The Carpenter of Nazareth

Originally published 05-22-19

Written July 5, 2018

I wrote this on my mission, but never sent it home. It is loosely based on a similar
poem I read of the same title. A note I wrote to myself on the side of my notebook on
that day reads “What can’t Christ heal?”

The Carpenter of Nazareth

The carpenter of Nazareth,
he fixes broken things.
Broken tools and broken toys,
whatever people need.

He takes the broken object
and examines it up close.
He feels the break, studies the crack,
and to his tools he goes.

He gently holds the wood in place
and starts to fix the crack,
‘til piece by piece he’s fixed it up
and gives it gently back.

Many come from Nazareth
to the carpenter to ask
if he could fix their broken thing,
if he was up to such a task.

And always, a smile and a reply
that he would try his best.
No one left denied of his care,
each felt an honored guest.

His Son saw all His father’s works
and when He became old
He also fixed up broken things,
but He fixed broken souls.

And as nails pierced this Master’s palms
into a cross of wood,
He gently took each soul in hand
and did what just He could.

He mends our cracks, He heals our wounds,
He picks up fallen souls.
The Son of Nazareth’s carpenter
came to make us whole

Sometimes He Calms the Storm

Originally published 03-10-19

In high school, someone I knew made a clay model of an empty, mostly sunk boat. The title of this art piece, and the inspiration for this poem, is “Sometimes He calms the storm, sometimes He calms the sailor.” I thought this especially fit the Come Follow Me for this week, where Christ calmed the tempest.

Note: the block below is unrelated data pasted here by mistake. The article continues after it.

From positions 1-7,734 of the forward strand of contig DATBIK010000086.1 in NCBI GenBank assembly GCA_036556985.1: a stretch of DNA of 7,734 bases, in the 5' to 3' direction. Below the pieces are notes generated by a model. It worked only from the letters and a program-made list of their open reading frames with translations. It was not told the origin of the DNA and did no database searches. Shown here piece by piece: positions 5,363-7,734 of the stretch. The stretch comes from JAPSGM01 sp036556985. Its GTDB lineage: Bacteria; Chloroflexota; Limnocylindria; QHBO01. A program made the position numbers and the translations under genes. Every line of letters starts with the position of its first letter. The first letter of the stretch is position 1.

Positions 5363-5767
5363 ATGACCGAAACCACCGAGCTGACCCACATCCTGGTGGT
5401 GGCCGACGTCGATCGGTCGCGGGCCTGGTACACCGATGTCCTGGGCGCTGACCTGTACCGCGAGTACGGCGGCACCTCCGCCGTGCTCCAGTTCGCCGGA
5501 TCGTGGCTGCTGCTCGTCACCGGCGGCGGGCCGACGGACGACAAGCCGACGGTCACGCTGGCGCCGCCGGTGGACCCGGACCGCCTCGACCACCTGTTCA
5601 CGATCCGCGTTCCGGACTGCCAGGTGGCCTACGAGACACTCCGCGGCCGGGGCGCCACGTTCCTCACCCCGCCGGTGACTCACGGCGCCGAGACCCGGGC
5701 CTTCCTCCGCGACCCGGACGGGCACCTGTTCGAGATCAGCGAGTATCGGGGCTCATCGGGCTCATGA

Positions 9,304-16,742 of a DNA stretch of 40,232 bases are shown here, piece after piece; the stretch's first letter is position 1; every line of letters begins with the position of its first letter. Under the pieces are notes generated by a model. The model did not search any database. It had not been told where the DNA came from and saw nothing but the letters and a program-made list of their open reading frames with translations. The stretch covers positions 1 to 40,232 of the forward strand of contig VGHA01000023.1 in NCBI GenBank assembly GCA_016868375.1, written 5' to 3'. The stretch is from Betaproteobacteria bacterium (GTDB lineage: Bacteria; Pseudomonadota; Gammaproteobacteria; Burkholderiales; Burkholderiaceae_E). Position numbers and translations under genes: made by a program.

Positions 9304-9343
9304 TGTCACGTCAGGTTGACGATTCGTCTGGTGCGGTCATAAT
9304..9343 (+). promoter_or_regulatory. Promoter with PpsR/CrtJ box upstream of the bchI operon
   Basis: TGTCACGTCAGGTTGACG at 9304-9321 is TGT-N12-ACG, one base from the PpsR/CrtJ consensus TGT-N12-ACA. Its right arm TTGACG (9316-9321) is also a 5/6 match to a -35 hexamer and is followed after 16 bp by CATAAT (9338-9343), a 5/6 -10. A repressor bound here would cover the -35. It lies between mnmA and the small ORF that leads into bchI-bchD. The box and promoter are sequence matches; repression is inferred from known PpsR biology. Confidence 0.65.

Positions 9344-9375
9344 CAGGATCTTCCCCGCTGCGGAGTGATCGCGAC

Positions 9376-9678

Sometimes He Calms the Storm

One bright spring day, a fisherman
left home to ply his trade.
With a prayer to God to return him safe,
he sailed into the waves.

He cast his net, and gathered in fish
to feed his family poor.
Then, with a prayer of thanks to God,
he started home once more.

Then, suddenly, swift winds arose
and a storm was all around him.
He fought to steer and stay aboard
as waves began to pound him.

The sea attacked and stole away
his fish, his nets, his oars,
and the lonely seaman, struggling, desperate,
fought the storm for hours.

And as he strove to stay alive
his hour of death seemed near,
and, in hope and desperation,
he lifted up a prayer:

“I ask this not for me, alone,
but for my family, too.
Please help me live through this fierce storm
to give them house and food.”

And as his boat was bashed by waves
the sailor saw a single ray of light
pierce the clouds and strike his boat,
and he felt all would be right.

The sailor then felt peace so deep
it seemed to calm the storm.
He felt that God was next to him,
and his soul felt still and warmth.

Though pounding waves still crashed and raged,
though the water felt like ice,
though the sailor’s fate was still in doubt,
He felt serene inside.

I don’t know this story ends,
perhaps he lived, perhaps he died.
I don’t know if God wanted him
to die, or to survive.

But I know this: in seas of live
were each faced with storms of trial and danger
and though sometimes God will calm the storm,
sometimes He just calms the sailor.